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By Henry A. Barrios / The Californian
BY JAMES BURGER AND RACHEL COOK Californian staff writers firstname.lastname@example.org, email@example.com
Paul Hensler's tenure as CEO of Kern Medical Center started with great hope he'd turn the hospital's troubled finances around and ended in great controversy.
When he assumed the helm in April 2007, the county-owned hospital was not only struggling financially but dogged by conflicts between the Kern County Board of Supervisors and doctors over salaries, and plagued by disorganization.
Hensler told The Californian he'd been pointedly asked upon accepting the position, "Why would you want to do this?"
His answer, he said, was that he liked a challenge.
"I thought of a friend of mine who does mountain climbing all over the world -- big-league stuff -- I wonder why he would want to do that, " Hensler told The Californian.
County leaders believed Hensler could take on that challenge. He'd had more than 30 years of hospital leadership experience including CEO stints at Thornton Hospital, a part of UC San Diego Health System, the University of Southern California Doheny Eye Institute and Holy Cross Medical Center in Los Angeles.
Hensler was, at the time of his hiring, CEO in the San Diego region for Prime Healthcare Management, which owned a chain of eight hospitals.
"He seems to have a vision for the hospital," Kern County Supervisor Mike Maggard said back then. "He is direct and articulate enough that my hope is people will buy into his vision."
Hensler's three-year agreement included a starting salary of $325,000 a year plus a benefits package with $160,500 for retirement, $13,500 for health insurance and a $7,008 auto allowance. The agreement also included an automatic renewal for another three-year term.
A couple years into Hensler's tenure, things looked hopeful.
Hensler said in 2009 that a mix of new funding from the federal government and reforms he had enacted to the revenue flow would return the hospital to profitability that year.
He planned to pay down the debt to the county general fund and, eventually, build a new hospital building.
That July, he announced the hospital made a $10 million profit in the 2008-2009 fiscal year. The hospital's general fund loan from the county was $40 million.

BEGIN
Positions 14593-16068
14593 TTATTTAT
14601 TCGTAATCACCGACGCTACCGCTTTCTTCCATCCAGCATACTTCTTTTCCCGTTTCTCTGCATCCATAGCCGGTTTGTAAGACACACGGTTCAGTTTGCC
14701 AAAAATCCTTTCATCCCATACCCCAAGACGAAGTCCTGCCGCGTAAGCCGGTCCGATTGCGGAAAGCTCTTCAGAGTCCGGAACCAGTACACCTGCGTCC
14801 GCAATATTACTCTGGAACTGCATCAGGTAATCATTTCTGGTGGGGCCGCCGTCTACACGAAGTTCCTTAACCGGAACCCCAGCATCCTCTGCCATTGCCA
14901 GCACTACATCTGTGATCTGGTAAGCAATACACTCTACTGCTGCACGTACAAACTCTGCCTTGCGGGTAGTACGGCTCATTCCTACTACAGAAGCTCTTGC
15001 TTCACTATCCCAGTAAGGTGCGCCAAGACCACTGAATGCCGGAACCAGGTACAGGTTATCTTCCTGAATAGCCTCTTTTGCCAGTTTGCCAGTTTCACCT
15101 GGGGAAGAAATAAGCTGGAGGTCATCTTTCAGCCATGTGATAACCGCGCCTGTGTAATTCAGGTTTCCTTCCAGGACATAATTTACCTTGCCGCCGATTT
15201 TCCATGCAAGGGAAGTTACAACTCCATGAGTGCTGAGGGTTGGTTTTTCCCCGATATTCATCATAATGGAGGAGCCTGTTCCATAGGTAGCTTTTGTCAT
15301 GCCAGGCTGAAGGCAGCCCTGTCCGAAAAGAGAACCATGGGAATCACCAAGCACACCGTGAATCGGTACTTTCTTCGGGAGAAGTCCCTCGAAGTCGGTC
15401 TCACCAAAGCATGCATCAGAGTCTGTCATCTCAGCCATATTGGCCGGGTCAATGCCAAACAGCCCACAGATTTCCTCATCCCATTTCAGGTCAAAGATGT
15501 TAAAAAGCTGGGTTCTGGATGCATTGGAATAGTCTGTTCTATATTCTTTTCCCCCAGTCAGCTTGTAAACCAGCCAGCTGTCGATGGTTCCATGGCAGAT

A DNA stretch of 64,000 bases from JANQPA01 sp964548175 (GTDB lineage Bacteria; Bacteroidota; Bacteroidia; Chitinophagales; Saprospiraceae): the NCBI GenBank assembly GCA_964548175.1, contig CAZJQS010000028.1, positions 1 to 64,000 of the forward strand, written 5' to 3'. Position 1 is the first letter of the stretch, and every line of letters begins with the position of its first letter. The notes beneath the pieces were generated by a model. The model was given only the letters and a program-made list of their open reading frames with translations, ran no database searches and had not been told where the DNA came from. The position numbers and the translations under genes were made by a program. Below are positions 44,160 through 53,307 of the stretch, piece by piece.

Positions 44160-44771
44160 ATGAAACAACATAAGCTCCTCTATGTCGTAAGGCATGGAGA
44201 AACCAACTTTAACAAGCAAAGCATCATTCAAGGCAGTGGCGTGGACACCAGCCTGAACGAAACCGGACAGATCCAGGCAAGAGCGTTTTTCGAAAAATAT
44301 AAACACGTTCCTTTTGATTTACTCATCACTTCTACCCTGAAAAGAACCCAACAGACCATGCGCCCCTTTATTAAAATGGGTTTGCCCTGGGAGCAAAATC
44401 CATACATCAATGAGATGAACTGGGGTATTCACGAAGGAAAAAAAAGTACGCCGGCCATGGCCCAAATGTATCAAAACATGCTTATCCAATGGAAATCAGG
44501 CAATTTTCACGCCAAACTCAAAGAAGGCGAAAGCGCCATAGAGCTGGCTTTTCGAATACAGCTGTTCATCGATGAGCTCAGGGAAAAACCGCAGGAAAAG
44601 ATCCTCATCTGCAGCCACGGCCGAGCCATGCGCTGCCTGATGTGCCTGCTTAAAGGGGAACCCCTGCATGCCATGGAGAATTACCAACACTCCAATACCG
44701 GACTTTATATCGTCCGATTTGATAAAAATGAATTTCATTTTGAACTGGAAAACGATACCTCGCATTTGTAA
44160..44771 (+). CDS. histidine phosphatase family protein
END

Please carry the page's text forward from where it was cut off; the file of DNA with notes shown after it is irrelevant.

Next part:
But in early 2010, the hospital's budget slipped into a negative balance.
Hensler angered many in the medical community in early 2012 when he decided not to hire a class of resident doctors for the family practice teaching program -- the first step to closing down the program.
After a passionate burst of opposition from people who credited the program with developing and keeping badly needed general practice physicians here, supervisors ordered Hensler to hire the student doctors and search for a way to move the teaching program out of KMC.
Then in August 2012, the hospital was thrown into temporary panic when supervisors balked at raising the county's loan to the hospital yet again -- casting doubt on KMC's ability to pay its vendors.
The Board of Supervisors ultimately raised the loan limit then and again throughout the next year, resigned to the fact it had limited control over it.
Hospital administrators drew supervisors' ire again in early August of this year when they asked for the loan cap to be raised to $154 million. They questioned the request and vowed to more closely inspect the hospital's finances, but ultimately granted an incremental increase.
The loan balance was $97 million on Aug. 16, according to county reports.
Hensler's compensation has changed over the years.
Hensler's first contract outlined that his salary could be raised through five step levels, with a maximum increase of 5 percent per level topping out at $395,040. He did not seek any step increase until October 2012 because of a freeze on department head increments that started in 2009, according to an April letter to the board.
In April, supervisors voted to amend and extend the county's agreement with Hensler for one year with a base annual salary of up to $395,040.
They also agreed to pay him $132,273.70 for retroactive payment of step advances he had not received in the past but was due under his agreement with county.
The contract said if Hensler was involuntarily terminated, he could collect severance benefits equal to his "base salary multiplied by the number of months" left in his contract. He would continue to receive severance payments regardless of whether he got another job in the following year.
Hensler had about seven months left in his contract.